I came across this book by accident at a Barnes & Noble in Bakersfield. It looked interesting, so I picked it up. I study logic and philosophy, and teach it to homeschool kids, so I thought this might be a book that illustrates these fallacies in an entertaining way. Unfortunately, as I read through it, it seems that Pirie doesn't quite have a great handle on some of the arguments he uses as examples in this book, which frankly puts the credibility of the rest of the book in severe doubt.

Brandon Rosbrook
Oct 25, 2016 Brandon Rosbrook rated it it was amazing
Shelves: argument
Fascinating that impacted me much more than any philosophical work. I believe this work should be read before any other book - as soon as possible in life. Argument is not taught well in high school or college courses. You are taught what to believe, false rhetoric and inherited beliefs from when you are very young. Madsen is no stranger to political rhetoric in popular media; he works for a think tank. Think tanks are paid to churn out damage control options PR and image campaign consulting for ...more
Fabio Tran
Mar 24, 2017 Fabio Tran rated it it was ok
If you're looking for a compendium of fallacies organised in alphabetical order, this book may suit you. Otherwise, you're probably better served elsewhere.

I found very hard to read the book and stopped midway. It is the same as someone trying to read a dictionary from beginning to end, it does not make sense.

To make things worse, in a dictionary you have a point of start, the word you're looking for. In the case of this book, it is quite unlikely that one would look for a definition of "dicto
Joe Satrianto
Mar 16, 2013 Joe Satrianto rated it really liked it
Waktu kapan hari jalan-jalan ke Togamas, aku menyempatkan diri buat membuang uangku demi dituker dengan sejilid buku karangannya Madsen Pirie yang berjudul “Rahasia Selalu Menang Berargumentasi – Penggunaan dan Penyalahgunaan Logika”.

Buku yang keren, pikirku. Judulnya aja sudah satir gitu. Keterangan di sampul belakang bukunya juga sama satirnya:

Di tangan yang salah, buku ini bisa sangat berbahaya. Kami sarankan Anda mempersenjatai diri dengan buku ini dan menjauhkannya dari
James Puccinelli
Feb 24, 2017 James Puccinelli rated it really liked it
I agree with some of the other reviewers: the organization of the material seems to not make much sense. This book should be labeled as a 'dictionary' of logical flaws. The title, "How to Win Every Argument," is misleading in that the reader will be under the impression that the work will go through a step by step process of teaching one how to argue. That said, for those who like formal logic and rhetoric, this is a great book to have. Still, I think Pirie should have broken the book into secti ...more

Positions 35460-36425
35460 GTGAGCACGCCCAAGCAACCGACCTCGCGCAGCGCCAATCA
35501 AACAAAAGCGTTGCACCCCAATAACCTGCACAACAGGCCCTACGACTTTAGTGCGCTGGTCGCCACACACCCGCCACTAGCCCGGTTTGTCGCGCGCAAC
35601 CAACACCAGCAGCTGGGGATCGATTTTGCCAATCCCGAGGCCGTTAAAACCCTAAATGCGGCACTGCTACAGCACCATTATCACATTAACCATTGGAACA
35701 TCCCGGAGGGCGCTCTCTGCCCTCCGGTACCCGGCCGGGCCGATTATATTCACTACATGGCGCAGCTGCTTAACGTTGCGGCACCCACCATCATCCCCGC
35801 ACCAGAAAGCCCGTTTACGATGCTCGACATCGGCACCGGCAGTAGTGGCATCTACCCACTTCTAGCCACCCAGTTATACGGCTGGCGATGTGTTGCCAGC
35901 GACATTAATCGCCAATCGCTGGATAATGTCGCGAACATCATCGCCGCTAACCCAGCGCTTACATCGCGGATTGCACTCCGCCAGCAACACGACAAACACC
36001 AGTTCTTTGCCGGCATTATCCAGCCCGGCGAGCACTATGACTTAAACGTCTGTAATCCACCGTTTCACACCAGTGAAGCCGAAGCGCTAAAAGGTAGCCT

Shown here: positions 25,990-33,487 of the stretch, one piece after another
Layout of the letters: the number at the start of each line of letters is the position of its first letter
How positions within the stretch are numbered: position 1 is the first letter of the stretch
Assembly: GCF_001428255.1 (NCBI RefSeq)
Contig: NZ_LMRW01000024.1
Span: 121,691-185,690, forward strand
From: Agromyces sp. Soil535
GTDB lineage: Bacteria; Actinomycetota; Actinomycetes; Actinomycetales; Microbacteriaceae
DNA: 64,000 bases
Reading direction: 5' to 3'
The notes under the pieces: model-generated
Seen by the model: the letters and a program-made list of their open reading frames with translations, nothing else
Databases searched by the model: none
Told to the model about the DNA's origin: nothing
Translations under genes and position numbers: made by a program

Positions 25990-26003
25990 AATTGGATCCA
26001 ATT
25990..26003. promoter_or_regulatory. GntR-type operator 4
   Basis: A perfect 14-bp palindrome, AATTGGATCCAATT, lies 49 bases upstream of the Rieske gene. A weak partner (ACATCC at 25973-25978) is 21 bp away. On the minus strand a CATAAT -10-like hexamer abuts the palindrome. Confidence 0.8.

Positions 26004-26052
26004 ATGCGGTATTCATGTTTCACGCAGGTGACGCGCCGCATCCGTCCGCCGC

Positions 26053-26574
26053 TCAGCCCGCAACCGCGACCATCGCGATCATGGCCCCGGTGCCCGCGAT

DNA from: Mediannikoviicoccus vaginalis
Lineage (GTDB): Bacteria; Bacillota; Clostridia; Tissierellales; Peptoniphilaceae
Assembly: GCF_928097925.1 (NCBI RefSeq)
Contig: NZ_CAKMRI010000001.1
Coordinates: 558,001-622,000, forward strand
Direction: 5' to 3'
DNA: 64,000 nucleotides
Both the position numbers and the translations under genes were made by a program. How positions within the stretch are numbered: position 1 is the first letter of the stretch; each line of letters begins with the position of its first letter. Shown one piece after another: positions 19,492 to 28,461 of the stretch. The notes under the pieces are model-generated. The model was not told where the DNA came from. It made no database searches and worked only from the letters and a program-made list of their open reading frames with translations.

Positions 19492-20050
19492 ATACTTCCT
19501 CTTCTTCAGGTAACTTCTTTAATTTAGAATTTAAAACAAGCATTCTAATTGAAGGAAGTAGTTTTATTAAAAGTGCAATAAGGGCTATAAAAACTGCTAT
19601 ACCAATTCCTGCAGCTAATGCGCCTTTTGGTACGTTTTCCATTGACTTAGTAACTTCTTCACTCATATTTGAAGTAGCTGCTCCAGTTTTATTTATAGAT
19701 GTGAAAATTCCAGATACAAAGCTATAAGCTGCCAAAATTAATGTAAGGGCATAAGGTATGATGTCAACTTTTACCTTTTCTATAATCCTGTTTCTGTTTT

Jan 28, 2016 Kylyndisa rated it liked it
The book pales in comparison to the few others available in market. Though I have a little background in logical fallacies, the huge list of fallacies one after another was not very appetizing. A begginer may feel overwhelmed by an amount so huge , since without proper introduction and categorization he is thrown into the world he has little experience in. Besides his way of defining fallacies is poor. Examples are few but clear but in book targetted on fallacies only I expected something more, ...more
Apr 24, 2016 Daniel rated it really liked it
The contents of this book were quite clear and accessible for the most part, although there were some significant exceptions. The book doesn't make clear the differences between some fallacies, and it seems that, for example, Ignoratio elenchi and red herring as well as non-anticipation and "why hasn't it been done already" seem to be the same. The structure wasn't phenomenal, as I don't think alphabetical was the best approach, and the more formal fallacies are a little bit tricky to explain (i ...more
Jun 16, 2016 Marc rated it it was amazing
I picked this little gem up off the shelf at my local library and decided that it was worth a closer look. While the title is a bit salesy, the content is great. Mr. Pirie goes through many of the most common logical fallacies that we all encounter regularly. What makes the book stand out are the entertaining examples that had me laughing out loud the entire way through. The author is British, so if you enjoy sharp Anglo wit and perhaps a bit of jaundiced cynicism, it is worth your time to spend ...more
Scott Worden
Nov 30, 2016 Scott Worden rated it liked it
This is a very good resource to understand various argument fallacies. However, there is one thing that turned me off about the book. It's very apparent that Madsen Pirie is an atheist. This author mentioned 6-7 times (at least) of what the author thought Christians made fallacies in their arguments. For a book that claims to be objective, it's very clear that he's biased against Christianity. Other than that, I found very good explanations of the fallacies of the Straw Man, hominem, equivocatio ...more
Sep 05, 2013 Charlotte rated it it was ok
Shelves: non-fiction, kobo